I don’t have cable so I didn’t see last night’s episode of Restored by the Fords on HGTV (yet…I plan on watching online tonight), but I did get a sneak peek a few weeks back (and by sneak, I mean like…WHOLE peek, full on look) into this Pittsburgh, Pennsylvania, home designed by the kick-butt Leanne Ford and renovated by her brother, Steve Ford. I’ve long had a design girl crush on Leanne and her beautiful monochromatic spaces; that woman knows how to do neutral with serious soul, which is not easy to do, so when she reached out to us to see if we’d be up for sharing this exclusive house tour in conjunction with the episode release, I couldn’t hit the reply button fast enough to pound out an excited “YES” on my keyboard.
“I went to high school with the homeowner, so when he called about having us help with his house, I was determined to try to make it work,” says Leanne about why she took on the project, which involved completely reconfiguring and flipping the floor plan, dealing with exterior walls that were inside (the product of a previous addition), and oh…just about two months to accomplish the whole thing. For each home the Fords restore for the TV show, they “have 6-8 weeks to accomplish a renovation that in real time would probably take about a year. And then you multiply that by the number of projects we are taking on, and things get…crazy.”
Wowza. The construction may have been a time crunch, but the style didn’t suffer one bit, and the entire downstairs (which we’re showing you today) is so warm, inviting and feels like something that’s been there for decades.
Let’s take a tour, guided by Leanne herself (with a little interjection along the way by me), starting right at the front of the home.
“This was a pretty simple fix: pretty paint—creamy white on walls (Sugar Soap in Eggshell by PPG), white on trim (Delicate White in Semi-Gloss by PPG), a vintage carpet from Swoon Rugs, and a new lighting fixture go a long way!”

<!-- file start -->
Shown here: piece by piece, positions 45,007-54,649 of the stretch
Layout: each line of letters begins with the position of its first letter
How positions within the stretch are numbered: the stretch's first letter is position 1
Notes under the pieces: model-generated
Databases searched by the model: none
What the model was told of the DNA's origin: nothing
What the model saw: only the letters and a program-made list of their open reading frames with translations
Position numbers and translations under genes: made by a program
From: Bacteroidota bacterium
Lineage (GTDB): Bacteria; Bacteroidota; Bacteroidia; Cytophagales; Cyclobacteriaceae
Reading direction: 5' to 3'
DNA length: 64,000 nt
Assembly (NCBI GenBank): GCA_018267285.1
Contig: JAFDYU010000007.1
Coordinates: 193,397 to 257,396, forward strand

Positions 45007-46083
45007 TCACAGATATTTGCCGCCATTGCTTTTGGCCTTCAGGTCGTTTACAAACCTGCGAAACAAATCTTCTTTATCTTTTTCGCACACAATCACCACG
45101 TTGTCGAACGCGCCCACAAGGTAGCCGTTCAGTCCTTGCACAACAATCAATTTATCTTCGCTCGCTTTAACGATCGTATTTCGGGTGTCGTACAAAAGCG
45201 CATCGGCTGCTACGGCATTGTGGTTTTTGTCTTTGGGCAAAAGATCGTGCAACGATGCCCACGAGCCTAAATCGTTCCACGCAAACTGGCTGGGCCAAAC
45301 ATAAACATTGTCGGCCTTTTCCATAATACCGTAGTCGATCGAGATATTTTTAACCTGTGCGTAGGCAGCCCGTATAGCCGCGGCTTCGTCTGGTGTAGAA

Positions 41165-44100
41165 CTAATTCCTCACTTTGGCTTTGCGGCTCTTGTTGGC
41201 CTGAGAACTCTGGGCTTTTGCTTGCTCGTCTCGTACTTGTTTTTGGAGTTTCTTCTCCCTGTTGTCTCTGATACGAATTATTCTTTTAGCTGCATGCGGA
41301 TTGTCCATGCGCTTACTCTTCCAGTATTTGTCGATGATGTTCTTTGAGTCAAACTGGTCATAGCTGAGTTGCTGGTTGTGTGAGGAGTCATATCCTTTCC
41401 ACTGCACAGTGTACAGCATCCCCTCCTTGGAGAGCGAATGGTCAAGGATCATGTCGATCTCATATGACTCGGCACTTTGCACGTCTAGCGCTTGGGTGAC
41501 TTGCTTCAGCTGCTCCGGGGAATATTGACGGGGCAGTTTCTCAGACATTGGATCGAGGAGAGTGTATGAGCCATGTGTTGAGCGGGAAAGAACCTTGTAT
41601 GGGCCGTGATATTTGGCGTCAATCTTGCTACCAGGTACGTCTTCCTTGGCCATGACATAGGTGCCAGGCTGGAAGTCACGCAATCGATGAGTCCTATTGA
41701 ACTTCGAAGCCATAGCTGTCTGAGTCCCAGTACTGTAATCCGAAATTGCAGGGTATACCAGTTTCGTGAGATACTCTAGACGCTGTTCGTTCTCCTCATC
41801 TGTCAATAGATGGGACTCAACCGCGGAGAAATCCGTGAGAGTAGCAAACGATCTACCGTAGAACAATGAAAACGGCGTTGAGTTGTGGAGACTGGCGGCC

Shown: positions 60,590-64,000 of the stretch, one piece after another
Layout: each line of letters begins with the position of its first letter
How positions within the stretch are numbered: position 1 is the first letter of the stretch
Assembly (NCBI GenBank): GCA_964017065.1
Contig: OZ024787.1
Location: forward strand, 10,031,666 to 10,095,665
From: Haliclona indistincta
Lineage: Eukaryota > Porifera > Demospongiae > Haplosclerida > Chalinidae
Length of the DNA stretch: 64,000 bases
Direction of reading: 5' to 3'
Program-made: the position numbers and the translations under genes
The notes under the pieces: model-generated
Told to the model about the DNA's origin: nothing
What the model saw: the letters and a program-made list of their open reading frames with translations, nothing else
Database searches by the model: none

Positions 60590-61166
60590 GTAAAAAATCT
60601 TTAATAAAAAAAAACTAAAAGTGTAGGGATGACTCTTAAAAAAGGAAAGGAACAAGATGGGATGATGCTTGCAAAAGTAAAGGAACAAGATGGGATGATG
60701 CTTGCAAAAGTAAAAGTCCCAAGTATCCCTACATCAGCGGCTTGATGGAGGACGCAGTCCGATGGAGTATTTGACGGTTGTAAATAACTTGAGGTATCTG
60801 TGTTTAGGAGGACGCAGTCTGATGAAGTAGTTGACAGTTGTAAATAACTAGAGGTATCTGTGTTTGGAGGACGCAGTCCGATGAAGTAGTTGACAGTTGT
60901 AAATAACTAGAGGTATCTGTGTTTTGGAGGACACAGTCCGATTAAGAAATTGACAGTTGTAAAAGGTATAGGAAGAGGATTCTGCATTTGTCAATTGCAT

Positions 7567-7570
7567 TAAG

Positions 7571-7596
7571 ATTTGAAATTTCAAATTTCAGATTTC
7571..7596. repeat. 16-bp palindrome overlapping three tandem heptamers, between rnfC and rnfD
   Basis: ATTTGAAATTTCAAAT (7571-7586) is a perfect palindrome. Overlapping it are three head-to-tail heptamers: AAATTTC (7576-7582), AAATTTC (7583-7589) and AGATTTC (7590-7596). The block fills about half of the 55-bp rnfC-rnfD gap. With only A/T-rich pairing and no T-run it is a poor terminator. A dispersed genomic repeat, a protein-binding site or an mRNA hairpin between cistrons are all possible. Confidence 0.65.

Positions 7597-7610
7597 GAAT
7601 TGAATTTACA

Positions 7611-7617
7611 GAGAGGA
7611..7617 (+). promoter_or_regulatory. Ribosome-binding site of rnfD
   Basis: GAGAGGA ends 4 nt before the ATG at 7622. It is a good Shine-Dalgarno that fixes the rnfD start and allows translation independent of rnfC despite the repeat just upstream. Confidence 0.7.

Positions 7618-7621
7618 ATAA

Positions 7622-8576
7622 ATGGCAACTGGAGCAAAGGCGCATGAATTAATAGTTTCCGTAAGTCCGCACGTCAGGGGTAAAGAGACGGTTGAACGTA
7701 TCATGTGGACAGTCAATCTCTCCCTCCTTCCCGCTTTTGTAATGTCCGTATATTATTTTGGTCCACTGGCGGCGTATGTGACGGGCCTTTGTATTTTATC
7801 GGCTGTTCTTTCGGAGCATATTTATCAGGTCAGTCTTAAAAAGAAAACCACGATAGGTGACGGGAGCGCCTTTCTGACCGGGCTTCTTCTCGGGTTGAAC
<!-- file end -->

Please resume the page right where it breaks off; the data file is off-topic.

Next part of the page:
“We used a lot of vintage rugs throughout the house, mainly from Swoon Rugs, to give the entire place warmth and to tie the rooms all in together.” The wooden console is vintage (just like anything you desperately want usually is) and the basket underneath is positioned to be a big catch-all for the foyer.
Kitchen & Dining Room
Take a left from the foyer and you’ll find yourself in the newly configured kitchen (which was originally in an entirely different place in the house).
“The homeowners had a (very dated) kitchen that was added as an addition years after the original house was there, so it was extremely unattached to the rest of the house. You actually had to weave around multiple rooms to get back there. To add to the fun, the kitchen was also on a level down from the rest of the house and separated by the original home’s exterior wall. Our main vision for the home was to open the floor plan, create better flow, and to respect the traditional style while getting modern amenities in there.”